National Public Radio's Tovia Smith tackled Mitt Romney's flip-flopping on gay rights on Monday night's "All Things Considered." In a 1994 Massachusetts senate campaign, for instance, Romney promised he was more pro-gay rights than Ted Kennedy - compared to his current pro-DOMA stance that he outlined to a married gay Vietnam veteran Bob Garon in New Hampshire (see video below). Smith interviewed Ned Flaherty with Marriage Equality USA and R. Clarke Cooper, Executive Director of the Log Cabin Republicans, among others. (Listen to the story on "All Things Considered" here.)
NPR noted that Romney denied any inconsistency in an interview with CNN's Piers Morgan. "What happened was that the gay community changed their perspective as to what they wanted," Romney said, adding that he never included gay marriage when talking about gay rights - he means equal opportunity in jobs and housing. "I oppose same-sex marriage," Romney told Morgan. "At the same time, I would advance the efforts not to discriminate against people who are gay."
"You cannot in the same breath say that you support non-discrimination against LGBT people and that you support DOMA," said Ned Flaherty with Marriage Equality USA. "It makes no sense."
Flaherty adds that since job benefits often depend on marital status, Romney can't claim to be for equality and against same-sex marriage.
"Someone who says that either doesn't know what they're talking about, or they know full well what they're talking about and hope you don't know what they're taking about," says Flaherty......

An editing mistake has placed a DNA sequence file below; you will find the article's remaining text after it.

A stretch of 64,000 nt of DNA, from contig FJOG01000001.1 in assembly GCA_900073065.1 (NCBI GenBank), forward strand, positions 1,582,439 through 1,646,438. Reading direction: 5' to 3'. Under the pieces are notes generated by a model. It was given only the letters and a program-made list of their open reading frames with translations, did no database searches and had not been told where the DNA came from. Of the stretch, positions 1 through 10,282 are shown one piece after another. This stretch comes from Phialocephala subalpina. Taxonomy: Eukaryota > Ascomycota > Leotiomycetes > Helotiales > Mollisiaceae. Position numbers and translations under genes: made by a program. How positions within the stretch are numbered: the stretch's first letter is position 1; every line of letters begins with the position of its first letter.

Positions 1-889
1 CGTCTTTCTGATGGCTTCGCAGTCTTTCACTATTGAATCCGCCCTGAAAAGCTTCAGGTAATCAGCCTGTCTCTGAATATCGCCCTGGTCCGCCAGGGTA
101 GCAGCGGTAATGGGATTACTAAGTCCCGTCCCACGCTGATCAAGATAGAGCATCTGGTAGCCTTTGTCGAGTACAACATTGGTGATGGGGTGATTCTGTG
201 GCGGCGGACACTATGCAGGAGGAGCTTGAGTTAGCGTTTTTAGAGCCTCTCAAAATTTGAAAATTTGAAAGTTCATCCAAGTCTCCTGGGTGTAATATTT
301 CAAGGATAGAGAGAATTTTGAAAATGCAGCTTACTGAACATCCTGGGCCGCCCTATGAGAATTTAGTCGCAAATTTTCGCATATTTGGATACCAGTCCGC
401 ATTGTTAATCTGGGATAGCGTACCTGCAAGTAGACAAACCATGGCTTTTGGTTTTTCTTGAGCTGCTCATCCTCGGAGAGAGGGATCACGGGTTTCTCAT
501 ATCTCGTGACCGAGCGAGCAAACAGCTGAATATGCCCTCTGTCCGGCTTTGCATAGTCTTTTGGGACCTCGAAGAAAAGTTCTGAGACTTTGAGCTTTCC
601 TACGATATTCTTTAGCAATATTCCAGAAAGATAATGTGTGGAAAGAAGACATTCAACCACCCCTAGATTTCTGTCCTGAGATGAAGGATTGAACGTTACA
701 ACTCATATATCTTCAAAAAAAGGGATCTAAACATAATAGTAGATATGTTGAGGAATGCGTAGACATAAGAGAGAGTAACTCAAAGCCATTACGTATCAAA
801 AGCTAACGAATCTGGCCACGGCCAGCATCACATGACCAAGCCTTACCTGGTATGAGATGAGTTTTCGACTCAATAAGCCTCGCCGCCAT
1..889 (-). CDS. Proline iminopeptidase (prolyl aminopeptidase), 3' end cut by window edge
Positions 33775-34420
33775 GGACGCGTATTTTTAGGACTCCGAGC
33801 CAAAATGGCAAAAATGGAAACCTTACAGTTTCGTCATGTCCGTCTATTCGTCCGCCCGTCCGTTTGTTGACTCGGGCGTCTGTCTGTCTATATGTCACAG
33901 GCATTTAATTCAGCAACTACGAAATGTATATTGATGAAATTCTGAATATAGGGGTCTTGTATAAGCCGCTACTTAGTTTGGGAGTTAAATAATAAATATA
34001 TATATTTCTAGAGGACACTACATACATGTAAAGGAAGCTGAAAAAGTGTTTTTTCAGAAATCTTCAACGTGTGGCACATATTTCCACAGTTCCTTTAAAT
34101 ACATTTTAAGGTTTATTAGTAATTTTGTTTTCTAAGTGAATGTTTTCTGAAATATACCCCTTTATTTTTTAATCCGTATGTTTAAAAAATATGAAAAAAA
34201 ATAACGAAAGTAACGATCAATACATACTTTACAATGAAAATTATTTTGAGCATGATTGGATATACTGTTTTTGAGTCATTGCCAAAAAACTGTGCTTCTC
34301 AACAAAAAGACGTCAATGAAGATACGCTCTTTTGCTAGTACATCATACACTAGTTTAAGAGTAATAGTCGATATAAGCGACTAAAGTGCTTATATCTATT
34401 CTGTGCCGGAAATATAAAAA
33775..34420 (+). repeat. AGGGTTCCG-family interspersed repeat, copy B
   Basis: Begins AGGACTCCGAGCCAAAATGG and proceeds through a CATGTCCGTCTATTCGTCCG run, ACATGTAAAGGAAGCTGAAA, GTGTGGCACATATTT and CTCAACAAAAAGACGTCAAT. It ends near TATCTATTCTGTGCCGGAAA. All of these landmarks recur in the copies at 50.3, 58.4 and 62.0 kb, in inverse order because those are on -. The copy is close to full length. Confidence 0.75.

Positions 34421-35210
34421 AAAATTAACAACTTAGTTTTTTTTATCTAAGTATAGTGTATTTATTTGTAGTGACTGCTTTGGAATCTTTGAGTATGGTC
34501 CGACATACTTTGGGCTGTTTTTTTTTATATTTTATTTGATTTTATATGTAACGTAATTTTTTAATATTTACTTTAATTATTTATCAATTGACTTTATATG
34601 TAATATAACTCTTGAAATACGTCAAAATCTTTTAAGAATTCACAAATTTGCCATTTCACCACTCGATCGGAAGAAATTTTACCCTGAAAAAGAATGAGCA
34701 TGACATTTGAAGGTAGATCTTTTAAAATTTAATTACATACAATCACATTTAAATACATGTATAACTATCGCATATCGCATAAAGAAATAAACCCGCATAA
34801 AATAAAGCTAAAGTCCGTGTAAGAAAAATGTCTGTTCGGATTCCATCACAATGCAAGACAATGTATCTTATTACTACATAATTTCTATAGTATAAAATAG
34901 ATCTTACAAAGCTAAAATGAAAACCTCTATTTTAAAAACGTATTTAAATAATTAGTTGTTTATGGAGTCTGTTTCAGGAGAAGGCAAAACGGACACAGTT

But during his first run for president, Romney defended "don't ask, don't tell" during a 2007 GOP debate on CNN.
"When I first heard of the 'don't ask, don't tell' policy, I thought it sounded awful silly and didn't think that'd be very effective, and I turned out to be wrong," Romney said. "It's been the policy now in the military for, what, 10, 15 years -- and it seems to be working. This is not the time to put in major change, a social experiment, in the middle of a war going on."
"I would call it a sharp retreat from where he was," says Clarke Cooper, head of the gay advocacy group Log Cabin Republicans. He says Romney's position is at odds with core conservative principles of federalism.
"Welcome to my world. This is the frustration," says Cooper. "Gov. Romney is not so different from other conservatives."